Stocks discussed on the in-depth session of Jim Cramer's Mad Money TV Program, Wednesday March 18.
There have been significant gains on The Street recently, but to consolidate this upturn, Treasury Secretary Tim Geithner needs to show leadership. While Geithner has a formidable task of pacifying irate taxpayers while turning around the crippled banking system, he need not befriend AIG, which should bear the brunt of the criticism for the current mess. Cramer recommends Geithner restore confidence by singling out AIG and separating it from the rest of the financials so Citigroup, Bank of America, Wells Fargo do not become guilty by association. AIG is an anomaly because while other financial companies might have been stupid, AIG’s actions were downright criminal; Cramer believes AIG insured products it couldn’t afford to insure as a way of avoiding capital rules. While Cramer is calling for AIG to be investigated, along with Freddie Mac and Fannie Mae, the main concern right now is to heal the situation.
CEO Interview: David Steiner, Waste Management (WMI)
While according to conventional wisdom, waste management is a recession-resistant business, one part of Waste Management’s company – the commercial construction segment – has been feeling significant pain. However, Steiner says the other businesses have been holding up well, the company has plenty of cash and its 4.5% dividend is safe. Falling commodity prices pose a challenge to Waste Management’s recycling business, but Steiner thinks prices should stabilize. With its extra cash, the company plans more mergers. “There are certainly parts of our business that are more subject to the economy than others,” said Steiner. “Overall we like to think that we’re a pretty good recession-resistant company.” Cramer says he still likes Waste Management.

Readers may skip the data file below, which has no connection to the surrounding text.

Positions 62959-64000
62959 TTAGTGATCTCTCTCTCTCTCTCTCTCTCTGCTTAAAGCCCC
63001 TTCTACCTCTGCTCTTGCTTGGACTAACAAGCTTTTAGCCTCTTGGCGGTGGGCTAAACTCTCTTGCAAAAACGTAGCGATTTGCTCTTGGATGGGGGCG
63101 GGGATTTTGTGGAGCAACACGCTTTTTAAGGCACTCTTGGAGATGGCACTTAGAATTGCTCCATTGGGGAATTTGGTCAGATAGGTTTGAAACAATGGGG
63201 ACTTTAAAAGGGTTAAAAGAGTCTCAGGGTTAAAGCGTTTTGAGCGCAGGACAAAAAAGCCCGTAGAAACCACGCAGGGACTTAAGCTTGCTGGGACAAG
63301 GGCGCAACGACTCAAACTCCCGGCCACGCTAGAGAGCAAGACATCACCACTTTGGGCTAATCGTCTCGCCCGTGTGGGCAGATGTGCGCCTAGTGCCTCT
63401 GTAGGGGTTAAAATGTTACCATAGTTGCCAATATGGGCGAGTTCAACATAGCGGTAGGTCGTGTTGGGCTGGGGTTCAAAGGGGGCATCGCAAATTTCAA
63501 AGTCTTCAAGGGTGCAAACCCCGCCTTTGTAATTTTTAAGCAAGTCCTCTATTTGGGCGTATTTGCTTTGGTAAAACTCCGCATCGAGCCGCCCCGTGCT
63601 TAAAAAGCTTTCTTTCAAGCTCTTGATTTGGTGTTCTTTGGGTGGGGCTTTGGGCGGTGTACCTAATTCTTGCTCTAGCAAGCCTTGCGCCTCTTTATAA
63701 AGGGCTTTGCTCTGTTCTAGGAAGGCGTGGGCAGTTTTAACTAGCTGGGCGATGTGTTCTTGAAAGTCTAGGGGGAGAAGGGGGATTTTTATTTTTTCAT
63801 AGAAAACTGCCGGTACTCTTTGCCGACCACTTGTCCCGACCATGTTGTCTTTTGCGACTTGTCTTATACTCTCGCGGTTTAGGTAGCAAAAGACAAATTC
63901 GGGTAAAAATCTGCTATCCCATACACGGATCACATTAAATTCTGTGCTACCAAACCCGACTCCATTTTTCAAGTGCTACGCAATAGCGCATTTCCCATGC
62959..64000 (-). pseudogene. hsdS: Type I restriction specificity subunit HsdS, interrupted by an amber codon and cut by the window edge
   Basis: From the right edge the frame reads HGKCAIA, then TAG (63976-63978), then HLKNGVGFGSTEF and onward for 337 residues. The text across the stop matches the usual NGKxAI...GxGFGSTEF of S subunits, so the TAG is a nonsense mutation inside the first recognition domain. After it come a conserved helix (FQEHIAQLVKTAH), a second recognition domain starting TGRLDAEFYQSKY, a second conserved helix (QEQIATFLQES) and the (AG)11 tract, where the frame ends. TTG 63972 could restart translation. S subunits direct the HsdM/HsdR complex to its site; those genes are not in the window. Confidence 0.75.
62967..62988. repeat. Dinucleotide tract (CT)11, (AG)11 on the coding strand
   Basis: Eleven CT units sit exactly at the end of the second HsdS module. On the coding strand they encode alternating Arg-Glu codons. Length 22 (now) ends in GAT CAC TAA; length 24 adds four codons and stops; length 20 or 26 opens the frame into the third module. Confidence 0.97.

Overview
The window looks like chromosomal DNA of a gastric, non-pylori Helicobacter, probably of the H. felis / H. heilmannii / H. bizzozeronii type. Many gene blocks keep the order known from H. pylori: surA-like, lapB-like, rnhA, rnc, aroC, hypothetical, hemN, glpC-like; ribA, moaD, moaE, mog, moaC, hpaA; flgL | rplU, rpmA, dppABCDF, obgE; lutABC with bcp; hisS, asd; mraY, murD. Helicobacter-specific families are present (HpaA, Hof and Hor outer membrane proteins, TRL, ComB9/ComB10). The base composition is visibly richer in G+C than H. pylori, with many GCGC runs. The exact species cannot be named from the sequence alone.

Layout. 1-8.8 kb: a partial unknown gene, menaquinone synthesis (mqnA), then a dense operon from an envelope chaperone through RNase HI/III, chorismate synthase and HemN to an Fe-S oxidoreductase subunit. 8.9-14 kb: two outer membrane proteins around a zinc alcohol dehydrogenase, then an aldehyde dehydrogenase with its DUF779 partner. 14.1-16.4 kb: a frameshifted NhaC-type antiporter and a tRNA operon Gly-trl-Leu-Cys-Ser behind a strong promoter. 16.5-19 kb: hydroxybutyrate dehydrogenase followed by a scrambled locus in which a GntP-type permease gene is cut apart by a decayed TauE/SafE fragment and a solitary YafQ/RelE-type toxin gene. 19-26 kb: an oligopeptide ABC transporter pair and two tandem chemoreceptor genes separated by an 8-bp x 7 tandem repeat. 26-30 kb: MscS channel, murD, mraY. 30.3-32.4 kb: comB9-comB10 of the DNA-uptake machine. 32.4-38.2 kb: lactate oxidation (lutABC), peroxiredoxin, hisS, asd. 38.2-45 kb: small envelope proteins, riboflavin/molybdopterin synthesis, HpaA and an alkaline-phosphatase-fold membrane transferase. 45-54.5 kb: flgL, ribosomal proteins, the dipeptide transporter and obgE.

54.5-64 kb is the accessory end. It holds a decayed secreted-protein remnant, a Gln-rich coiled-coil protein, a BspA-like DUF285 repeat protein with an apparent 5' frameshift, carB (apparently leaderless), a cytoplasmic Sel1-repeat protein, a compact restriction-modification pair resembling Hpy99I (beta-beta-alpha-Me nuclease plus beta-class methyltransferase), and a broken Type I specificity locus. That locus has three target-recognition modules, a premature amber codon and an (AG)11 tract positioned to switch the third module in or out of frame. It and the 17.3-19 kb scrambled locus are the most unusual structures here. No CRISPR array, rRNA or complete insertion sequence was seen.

Cramer applauded Ben Bernanke’s aggressive actions toward recovery by providing mortgages at fixed rates of 4%, buying up $300 billion in long-term government bonds and mortgage securities, keeping interest rates low and bringing back the uptick rule. Cramer is hoping Bernanke’s next move is to encourage the SEC to ban UltraShort ETFs. The Dow rallied 91 points on the news of Bernanke’s proposals, and Cramer thinks that thanks to his ex-nemesis Bernanke, his prediction of a bottom in housing by the end of June may come to fruition. While some critics may claim the moves are too radical and the dollar will be weakened, Cramer says such reforms are necessary and a weak dollar might actually be good for American companies that have international exposure.
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